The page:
Zach Cregger Brought His Love Of Three Horror Legends Into Barbarian

This article contains major spoilers for "Barbarian."

We've barely entered the spooky movie season and Zach Cregger's "Barbarian" has already blown the doors off in a big way. It's rare that you come across a movie that keeps its deepest secrets close to its chest in the way that this unpredictable nightmare does. It comes as such a surprise given how Cregger, one of the founding members of "The Whitest Kids U' Know," has only directed one other theatrical feature with "Miss March," which was savagely panned by critics at the time of its release.

"Barbarian" already feels like a formidable addition to the roster of modern horror greats. Those of you who are already privy to this movie's dark secrets know how imperative it is that others walk into it as cold as possible. While Cregger was interviewed by Bloody Disgusting, he stressed how important it was to keep subverting expectations while writing this script:

"It's all about being a step ahead of the audience, zigging when they expect you to zag, and timing. It's just timing and tone. That's the anatomy of a joke; that's the anatomy of a scare. I do feel like I've been working that muscle group out for a long time through comedy."

And do pull it off, he borrowed from some of the greatest horror directors of all time.

Barbarian's structure was born out of Cregger keeping himself on his toes

What really sets "Barbarian" out from the pack is how it presents itself. You start with an idea that could fill an entire movie all its own, but by the time you reach its bloody conclusion, you realize you've just been treated to about five different horror movies – all of which complement one another beautifully.

As horrifying as "Barbarian" can get, it's also uniquely funny in ways I hadn't anticipated. Given Cregger's background in comedy, he wanted to strike this balance where the horror and the macabre sense of humor build upon one another as this madness unfolds (via Bloody Disgusting):

"A structure like this absolutely aids both of those. I was surprised as I was writing it. I didn't know what was going to happen. I didn't outline this movie. I was typing away and trying to follow the story like an audience member."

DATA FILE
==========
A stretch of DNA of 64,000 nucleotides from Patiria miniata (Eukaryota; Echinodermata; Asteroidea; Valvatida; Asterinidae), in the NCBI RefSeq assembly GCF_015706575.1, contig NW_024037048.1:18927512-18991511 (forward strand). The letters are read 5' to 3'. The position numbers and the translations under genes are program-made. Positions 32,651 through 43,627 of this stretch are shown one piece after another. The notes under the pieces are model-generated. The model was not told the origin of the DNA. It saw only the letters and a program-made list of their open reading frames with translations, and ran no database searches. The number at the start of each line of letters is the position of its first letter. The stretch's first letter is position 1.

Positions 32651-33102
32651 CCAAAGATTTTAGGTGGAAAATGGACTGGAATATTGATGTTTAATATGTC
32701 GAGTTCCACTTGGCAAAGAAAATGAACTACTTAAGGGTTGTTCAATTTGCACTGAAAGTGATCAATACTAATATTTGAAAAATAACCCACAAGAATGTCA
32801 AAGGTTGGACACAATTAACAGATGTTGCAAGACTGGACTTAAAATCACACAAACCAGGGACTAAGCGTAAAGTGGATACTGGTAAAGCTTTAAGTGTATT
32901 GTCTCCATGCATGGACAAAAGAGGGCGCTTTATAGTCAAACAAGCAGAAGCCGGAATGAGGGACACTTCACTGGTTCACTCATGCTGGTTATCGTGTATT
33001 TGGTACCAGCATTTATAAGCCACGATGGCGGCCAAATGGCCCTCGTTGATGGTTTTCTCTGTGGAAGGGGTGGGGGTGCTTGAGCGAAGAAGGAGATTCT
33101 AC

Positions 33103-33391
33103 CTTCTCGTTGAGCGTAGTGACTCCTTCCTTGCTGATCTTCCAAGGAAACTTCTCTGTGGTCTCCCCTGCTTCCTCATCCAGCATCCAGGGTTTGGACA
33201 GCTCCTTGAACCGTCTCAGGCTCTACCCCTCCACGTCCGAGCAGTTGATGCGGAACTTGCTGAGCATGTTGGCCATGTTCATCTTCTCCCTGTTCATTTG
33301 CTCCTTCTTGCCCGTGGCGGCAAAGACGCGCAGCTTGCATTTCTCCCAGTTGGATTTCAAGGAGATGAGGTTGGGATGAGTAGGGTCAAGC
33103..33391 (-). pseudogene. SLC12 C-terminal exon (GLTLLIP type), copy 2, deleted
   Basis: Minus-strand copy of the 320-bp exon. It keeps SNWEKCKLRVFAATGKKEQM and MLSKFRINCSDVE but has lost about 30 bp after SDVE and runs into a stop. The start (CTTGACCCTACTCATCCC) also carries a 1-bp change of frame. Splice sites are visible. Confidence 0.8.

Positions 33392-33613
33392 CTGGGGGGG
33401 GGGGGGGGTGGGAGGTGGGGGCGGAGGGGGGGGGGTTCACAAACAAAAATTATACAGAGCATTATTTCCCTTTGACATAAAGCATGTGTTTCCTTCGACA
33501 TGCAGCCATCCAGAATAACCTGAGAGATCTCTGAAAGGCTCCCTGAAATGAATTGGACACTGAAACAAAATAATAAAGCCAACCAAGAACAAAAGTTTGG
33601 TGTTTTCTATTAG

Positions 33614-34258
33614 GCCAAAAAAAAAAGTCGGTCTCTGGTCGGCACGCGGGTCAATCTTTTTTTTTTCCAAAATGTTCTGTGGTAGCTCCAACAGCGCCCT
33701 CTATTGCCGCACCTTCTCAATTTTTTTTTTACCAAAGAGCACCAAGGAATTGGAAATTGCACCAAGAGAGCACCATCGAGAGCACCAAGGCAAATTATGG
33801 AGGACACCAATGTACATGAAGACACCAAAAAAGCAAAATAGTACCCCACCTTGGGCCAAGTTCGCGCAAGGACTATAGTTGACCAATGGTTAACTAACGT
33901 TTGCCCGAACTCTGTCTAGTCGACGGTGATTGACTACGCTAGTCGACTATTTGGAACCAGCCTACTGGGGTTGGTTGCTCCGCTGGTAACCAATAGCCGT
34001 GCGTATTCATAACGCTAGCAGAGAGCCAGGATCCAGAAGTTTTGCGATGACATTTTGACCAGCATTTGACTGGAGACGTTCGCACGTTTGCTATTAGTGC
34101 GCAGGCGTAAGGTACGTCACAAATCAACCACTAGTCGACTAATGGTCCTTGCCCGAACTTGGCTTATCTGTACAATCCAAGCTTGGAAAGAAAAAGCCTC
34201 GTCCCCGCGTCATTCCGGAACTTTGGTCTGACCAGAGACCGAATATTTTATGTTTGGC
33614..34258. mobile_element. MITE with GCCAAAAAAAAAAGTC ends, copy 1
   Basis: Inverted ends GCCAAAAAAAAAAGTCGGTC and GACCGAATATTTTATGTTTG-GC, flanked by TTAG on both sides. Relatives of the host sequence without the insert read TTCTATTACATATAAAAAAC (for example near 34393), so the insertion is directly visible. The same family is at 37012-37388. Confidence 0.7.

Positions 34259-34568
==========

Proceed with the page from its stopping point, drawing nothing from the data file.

Once "The Mother" turns Bill Skarsgård's head into the equivalent of a watermelon that met a sledgehammer, I was on an adrenaline rush of fear to see what happened next. And then, all of sudden, we're thrust into an entirely different movie where Justin Long is singing Riki Tiki Tavi's "Donovan" in his Alfa Romeo Spider convertible while driving down the highway on a bright sunny day. You can't help but laugh along with the whiplash of going from pure terror to a casual drive.

It's one of many inspired choices "Barbarian" makes in the span of 102 minutes.

Cregger looked to the horror greats to construct a new nightmare

If you pay close attention to how "Barbarian" is constructed, its many influences are turned into a new nightmare of its own making. Cregger's structure may take notes from Alfred Hitchcock, but the filmmaker considers Takashi Miike, Gerald Kargl, and Sam Raimi as some of his primary influences (via Bloody Disgusting):

"Well, definitely 'Audition,' the Takashi Miike film. The whole flashback sequence is straight up visually from this Austrian film, 'Angst' [...] It's a brutal movie, but I love the way they follow the main character. I made my DP watch that movie, unfortunately for him. Anything Sam Raimi did, 'Evil Dead II,' is really front and center in this movie. Proudly so, I think he's a genius. 'Evil Dead II' made such a big impact on me."

I can't help but see the sudden shift in narrative perspective as anything but a nod to "Psycho," albeit with notable differences. With what I've seen from "Angst," Cregger makes an admirable comparison, as "Barbarian" takes another sharp turn in the back half of the film, following Richard Brake's Frank as he goes about stalking a woman. It's so uncomfortably close, mirroring the directness of Kargl's film. The spirit of "Audition" lies in the slow unfurling of the hidden horrors at the heart of "Barbarian" before it traps you in a tortuous vice of its own making.

As for "Evil Dead II," well, that Barbary street basement may be home to a human monster, but it very much feels like a hideaway for Deadites. It's difficult to not see a little of Henrietta in Matthew Patrick Davis' performance as "The Mother," coupled with some incredibly unhinged close ups that feel in tune with Raimi's stylistic choices.

"Barbarian" is now playing in theaters.